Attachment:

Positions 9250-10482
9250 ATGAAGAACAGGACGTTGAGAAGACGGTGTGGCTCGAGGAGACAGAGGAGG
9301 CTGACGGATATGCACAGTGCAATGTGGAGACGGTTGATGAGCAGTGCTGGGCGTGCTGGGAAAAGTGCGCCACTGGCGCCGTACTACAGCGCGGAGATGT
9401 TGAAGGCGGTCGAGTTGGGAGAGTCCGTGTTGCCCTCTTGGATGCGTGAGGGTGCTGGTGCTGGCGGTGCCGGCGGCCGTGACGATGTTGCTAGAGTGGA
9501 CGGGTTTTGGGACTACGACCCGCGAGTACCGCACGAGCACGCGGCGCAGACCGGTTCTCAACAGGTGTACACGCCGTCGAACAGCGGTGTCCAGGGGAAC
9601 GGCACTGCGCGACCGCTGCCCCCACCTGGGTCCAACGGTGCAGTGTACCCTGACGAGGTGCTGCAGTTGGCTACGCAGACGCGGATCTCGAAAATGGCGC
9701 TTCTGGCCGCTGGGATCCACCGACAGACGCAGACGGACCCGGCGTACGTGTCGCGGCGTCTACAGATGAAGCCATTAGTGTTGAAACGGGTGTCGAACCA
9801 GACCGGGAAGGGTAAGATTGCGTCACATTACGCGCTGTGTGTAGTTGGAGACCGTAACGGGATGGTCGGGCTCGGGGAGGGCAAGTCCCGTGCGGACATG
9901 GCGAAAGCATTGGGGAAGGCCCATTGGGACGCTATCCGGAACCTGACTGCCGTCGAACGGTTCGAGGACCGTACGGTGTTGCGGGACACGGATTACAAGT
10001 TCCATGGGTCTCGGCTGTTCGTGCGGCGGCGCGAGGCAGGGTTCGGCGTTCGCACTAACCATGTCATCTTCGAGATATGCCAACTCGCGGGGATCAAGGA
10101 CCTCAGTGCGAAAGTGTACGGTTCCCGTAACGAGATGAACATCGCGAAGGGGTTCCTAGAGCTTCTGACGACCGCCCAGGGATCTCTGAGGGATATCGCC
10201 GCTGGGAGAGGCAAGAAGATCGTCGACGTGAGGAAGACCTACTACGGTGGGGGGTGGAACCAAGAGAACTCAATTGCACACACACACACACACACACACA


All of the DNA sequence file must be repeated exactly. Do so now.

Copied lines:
Positions 9250-10482
9250 ATGAAGAACAGGACGTTGAGAAGACGGTGTGGCTCGAGGAGACAGAGGAGG
9301 CTGACGGATATGCACAGTGCAATGTGGAGACGGTTGATGAGCAGTGCTGGGCGTGCTGGGAAAAGTGCGCCACTGGCGCCGTACTACAGCGCGGAGATGT
9401 TGAAGGCGGTCGAGTTGGGAGAGTCCGTGTTGCCCTCTTGGATGCGTGAGGGTGCTGGTGCTGGCGGTGCCGGCGGCCGTGACGATGTTGCTAGAGTGGA
9501 CGGGTTTTGGGACTACGACCCGCGAGTACCGCACGAGCACGCGGCGCAGACCGGTTCTCAACAGGTGTACACGCCGTCGAACAGCGGTGTCCAGGGGAAC
9601 GGCACTGCGCGACCGCTGCCCCCACCTGGGTCCAACGGTGCAGTGTACCCTGACGAGGTGCTGCAGTTGGCTACGCAGACGCGGATCTCGAAAATGGCGC
9701 TTCTGGCCGCTGGGATCCACCGACAGACGCAGACGGACCCGGCGTACGTGTCGCGGCGTCTACAGATGAAGCCATTAGTGTTGAAACGGGTGTCGAACCA
9801 GACCGGGAAGGGTAAGATTGCGTCACATTACGCGCTGTGTGTAGTTGGAGACCGTAACGGGATGGTCGGGCTCGGGGAGGGCAAGTCCCGTGCGGACATG
9901 GCGAAAGCATTGGGGAAGGCCCATTGGGACGCTATCCGGAACCTGACTGCCGTCGAACGGTTCGAGGACCGTACGGTGTTGCGGGACACGGATTACAAGT
10001 TCCATGGGTCTCGGCTGTTCGTGCGGCGGCGCGAGGCAGGGTTCGGCGTTCGCACTAACCATGTCATCTTCGAGATATGCCAACTCGCGGGGATCAAGGA
10101 CCTCAGTGCGAAAGTGTACGGTTCCCGTAACGAGATGAACATCGCGAAGGGGTTCCTAGAGCTTCTGACGACCGCCCAGGGATCTCTGAGGGATATCGCC
10201 GCTGGGAGAGGCAAGAAGATCGTCGACGTGAGGAAGACCTACTACGGTGGGGGGTGGAACCAAGAGAACTCAATTGCACACACACACACACACACACACA